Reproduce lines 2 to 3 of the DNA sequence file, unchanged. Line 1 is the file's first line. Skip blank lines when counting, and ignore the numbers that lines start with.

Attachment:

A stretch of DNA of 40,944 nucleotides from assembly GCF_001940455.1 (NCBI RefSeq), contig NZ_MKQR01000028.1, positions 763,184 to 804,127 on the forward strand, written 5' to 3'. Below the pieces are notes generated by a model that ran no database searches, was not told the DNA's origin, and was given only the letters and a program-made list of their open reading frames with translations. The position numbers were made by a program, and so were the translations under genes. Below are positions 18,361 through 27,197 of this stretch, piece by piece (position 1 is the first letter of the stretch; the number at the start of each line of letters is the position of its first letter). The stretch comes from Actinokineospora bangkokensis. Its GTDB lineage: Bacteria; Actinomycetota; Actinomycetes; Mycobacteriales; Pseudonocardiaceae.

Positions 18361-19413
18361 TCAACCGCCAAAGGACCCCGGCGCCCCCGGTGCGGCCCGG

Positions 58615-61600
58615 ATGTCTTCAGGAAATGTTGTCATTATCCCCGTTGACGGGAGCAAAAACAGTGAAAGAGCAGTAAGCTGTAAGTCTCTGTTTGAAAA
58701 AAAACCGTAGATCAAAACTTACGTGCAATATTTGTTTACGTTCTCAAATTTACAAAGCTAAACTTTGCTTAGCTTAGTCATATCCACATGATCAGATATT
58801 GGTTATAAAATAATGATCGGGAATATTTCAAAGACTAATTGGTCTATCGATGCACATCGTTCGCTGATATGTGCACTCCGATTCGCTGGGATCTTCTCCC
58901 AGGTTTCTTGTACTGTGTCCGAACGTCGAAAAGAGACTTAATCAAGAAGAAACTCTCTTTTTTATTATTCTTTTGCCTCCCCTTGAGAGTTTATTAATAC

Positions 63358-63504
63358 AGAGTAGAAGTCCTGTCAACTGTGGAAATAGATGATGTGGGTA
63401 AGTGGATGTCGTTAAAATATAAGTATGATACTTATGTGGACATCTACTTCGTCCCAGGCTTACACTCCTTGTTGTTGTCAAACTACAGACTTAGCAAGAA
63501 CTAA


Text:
Positions 18361-19413
18361 TCAACCGCCAAAGGACCCCGGCGCCCCCGGTGCGGCCCGG